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Final

PLS 321 Study Guide - Final Guide: South Carolina Supreme Court, National Labor Relations Act, South Carolina State House


Department
Political Science
Course Code
PLS 321
Professor
All
Study Guide
Final

Page:
of 32
Marbury V Madison
Facts of the Case:
The case began on March 2, 1801, when an obscure Federalist, William Marbury, was designated as a justice of the
peace in the District of Columbia. Marbury and several others were appointed to government posts created by
Congress in the last days of John Adams's presidency, but these last-minute appointments were never fully finalized.
The disgruntled appointees invoked an act of Congress and sued for their jobs in the Supreme Court.
Question:
Is Marbury entitled to his appointment? Is his lawsuit the correct way to get it? And, is the Supreme Court the place
for Marbury to get the relief he requests?
Conclusion:
Yes; yes; and it depends. The justices held, through Marshall's forceful argument, that on the last issue the
Constitution was "the fundamental and paramount law of the nation" and that "an act of the legislature repugnant to
the constitution is void." In other words, when the Constitution--the nation's highest law--conflicts with an act of the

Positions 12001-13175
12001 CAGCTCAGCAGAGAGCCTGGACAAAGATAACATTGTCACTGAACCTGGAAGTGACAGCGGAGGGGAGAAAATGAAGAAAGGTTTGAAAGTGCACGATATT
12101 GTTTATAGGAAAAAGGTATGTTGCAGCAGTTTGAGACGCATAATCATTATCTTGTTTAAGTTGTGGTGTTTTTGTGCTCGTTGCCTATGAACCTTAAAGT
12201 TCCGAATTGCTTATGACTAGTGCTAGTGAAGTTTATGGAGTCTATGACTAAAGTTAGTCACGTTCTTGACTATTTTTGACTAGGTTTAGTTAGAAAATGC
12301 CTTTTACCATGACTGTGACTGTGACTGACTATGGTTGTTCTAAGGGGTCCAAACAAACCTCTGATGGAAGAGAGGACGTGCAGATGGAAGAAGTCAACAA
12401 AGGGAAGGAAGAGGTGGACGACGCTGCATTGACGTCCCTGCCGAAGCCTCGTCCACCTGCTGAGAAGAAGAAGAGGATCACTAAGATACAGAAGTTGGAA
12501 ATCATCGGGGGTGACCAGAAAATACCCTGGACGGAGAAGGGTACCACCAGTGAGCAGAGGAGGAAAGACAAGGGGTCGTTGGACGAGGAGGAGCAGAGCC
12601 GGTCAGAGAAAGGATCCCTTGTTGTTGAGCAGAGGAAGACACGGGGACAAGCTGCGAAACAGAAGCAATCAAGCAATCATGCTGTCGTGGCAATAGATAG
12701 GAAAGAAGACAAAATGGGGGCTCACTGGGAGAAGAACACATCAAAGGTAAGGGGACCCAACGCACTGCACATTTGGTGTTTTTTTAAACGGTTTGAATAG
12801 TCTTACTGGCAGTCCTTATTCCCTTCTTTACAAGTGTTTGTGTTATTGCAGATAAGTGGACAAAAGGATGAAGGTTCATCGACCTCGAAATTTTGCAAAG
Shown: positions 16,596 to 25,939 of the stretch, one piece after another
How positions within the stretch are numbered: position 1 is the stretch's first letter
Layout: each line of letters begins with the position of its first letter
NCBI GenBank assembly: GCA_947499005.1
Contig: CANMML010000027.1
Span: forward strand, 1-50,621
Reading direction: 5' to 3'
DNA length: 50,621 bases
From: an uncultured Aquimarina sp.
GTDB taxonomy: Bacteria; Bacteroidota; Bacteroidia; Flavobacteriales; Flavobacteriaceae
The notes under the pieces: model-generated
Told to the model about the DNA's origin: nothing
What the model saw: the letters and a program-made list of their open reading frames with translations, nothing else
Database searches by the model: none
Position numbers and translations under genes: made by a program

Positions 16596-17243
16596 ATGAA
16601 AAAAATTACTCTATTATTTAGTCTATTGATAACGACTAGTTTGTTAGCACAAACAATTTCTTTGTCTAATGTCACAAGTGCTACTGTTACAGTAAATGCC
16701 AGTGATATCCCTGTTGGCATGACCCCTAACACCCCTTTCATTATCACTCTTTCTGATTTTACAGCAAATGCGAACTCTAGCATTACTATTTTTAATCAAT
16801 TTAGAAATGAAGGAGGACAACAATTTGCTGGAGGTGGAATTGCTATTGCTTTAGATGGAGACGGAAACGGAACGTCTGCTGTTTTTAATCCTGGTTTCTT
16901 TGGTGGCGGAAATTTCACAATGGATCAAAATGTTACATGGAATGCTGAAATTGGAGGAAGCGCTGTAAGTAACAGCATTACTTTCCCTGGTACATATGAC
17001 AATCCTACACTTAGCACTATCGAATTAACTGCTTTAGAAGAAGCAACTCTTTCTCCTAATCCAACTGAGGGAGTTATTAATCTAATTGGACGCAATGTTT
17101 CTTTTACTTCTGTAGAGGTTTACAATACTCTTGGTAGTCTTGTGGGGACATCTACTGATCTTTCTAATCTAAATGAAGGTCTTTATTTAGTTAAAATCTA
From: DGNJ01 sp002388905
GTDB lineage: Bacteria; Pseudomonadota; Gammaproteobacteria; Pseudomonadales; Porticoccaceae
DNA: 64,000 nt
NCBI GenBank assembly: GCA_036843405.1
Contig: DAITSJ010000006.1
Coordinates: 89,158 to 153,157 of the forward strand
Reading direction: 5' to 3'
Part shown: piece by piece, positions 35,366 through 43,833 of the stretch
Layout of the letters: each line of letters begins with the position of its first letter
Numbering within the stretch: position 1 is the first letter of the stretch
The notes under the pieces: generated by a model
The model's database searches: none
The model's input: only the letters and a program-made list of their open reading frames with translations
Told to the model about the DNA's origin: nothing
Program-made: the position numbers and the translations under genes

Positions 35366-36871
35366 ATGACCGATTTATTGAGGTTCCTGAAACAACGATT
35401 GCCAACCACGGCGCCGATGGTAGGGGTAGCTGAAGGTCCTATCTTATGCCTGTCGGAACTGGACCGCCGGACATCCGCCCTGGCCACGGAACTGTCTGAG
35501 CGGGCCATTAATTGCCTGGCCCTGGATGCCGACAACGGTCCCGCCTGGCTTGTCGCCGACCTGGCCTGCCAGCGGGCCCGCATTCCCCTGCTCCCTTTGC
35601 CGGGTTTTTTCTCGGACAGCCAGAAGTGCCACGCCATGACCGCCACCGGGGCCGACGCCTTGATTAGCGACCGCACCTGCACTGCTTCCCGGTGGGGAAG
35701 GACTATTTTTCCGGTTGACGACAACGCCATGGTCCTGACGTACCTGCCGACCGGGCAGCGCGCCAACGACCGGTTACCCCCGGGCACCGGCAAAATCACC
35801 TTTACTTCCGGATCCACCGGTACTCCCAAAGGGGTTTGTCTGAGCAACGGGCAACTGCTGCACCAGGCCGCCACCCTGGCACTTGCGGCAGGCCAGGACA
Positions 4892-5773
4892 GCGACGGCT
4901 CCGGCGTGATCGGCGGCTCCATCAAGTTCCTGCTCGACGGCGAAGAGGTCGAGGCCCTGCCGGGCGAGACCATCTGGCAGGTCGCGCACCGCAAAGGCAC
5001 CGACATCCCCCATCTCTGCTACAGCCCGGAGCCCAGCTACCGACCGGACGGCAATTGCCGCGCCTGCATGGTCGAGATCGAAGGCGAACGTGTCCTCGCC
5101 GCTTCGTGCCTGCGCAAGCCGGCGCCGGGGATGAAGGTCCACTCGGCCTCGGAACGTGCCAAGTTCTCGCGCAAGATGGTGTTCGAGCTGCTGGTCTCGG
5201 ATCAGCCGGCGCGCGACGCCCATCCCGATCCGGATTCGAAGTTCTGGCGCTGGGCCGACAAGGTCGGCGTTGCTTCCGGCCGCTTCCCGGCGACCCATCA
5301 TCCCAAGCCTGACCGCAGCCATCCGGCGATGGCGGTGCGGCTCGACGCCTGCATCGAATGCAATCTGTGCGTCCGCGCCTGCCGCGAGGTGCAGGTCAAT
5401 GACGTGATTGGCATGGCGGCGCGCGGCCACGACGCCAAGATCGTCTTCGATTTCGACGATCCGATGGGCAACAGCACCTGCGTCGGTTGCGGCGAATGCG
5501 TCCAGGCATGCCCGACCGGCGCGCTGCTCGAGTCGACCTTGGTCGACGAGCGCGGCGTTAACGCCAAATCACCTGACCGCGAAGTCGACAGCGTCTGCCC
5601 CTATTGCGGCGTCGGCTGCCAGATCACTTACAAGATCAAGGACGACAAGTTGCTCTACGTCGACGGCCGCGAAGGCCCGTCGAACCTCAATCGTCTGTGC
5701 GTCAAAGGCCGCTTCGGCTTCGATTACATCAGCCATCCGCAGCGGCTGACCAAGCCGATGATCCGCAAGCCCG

legislature, that act is invalid. This case establishes the Supreme Court's power of judicial review.
-Marbury lost
Facts of the case: Marbury sued to ask Supreme court for his
commission
-Marbury is a midnight judge-doesn’t receive his commission, should
get commission under writ of mandamus- original jurisdiction of case
meaning the case originated in the Supreme Court
-writ of mandamus is found under article 3 originally Judiciary
Act of 1798
-Writ of Mandamus issued on Marbury Marshall should have recused
himself, issued the judgeship and wrote the Supreme Court opinion.
Goal-was to give power to SC instead of supporting Marbury he
established judicial review
Rule of Law: established the power of judicial review-could overturn
Congressional law and declare unconstitutional
Facts: pres Adams appointed Marbury to 5 years as justice in District
of Columbia; confirmed by Senate. Madison refused to deliver the
commission to Marbury. Marbury filed a petition with SC asking court
to issue a writ of mandamus to Madison to compel him to deliver
commission. Madison relied on Judiciary Act of 1789, granting SC the
power to issue writs to public officials
Issue: can congress change the constitution? Institutionally change
the original jurisdiction of the constitution
Schenck v. United States
Facts of the Case:
During World War I, Schenck mailed circulars to draftees. The circulars suggested that the draft was a monstrous
wrong motivated by the capitalist system. The circulars urged "Do not submit to intimidation" but advised only
peaceful action such as petitioning to repeal the Conscription Act. Schenck was charged with conspiracy to violate
the Espionage Act by attempting to cause insubordination in the military and to obstruct recruitment.
Question:
Are Schenck's actions (words, expression) protected by the free speech clause of the First Amendment?
Conclusion:
Holmes, speaking for a unanimous Court, concluded that Schenck is not protected in this situation. The character of
every act depends on the circumstances. "The question in every case is whether the words used are used in such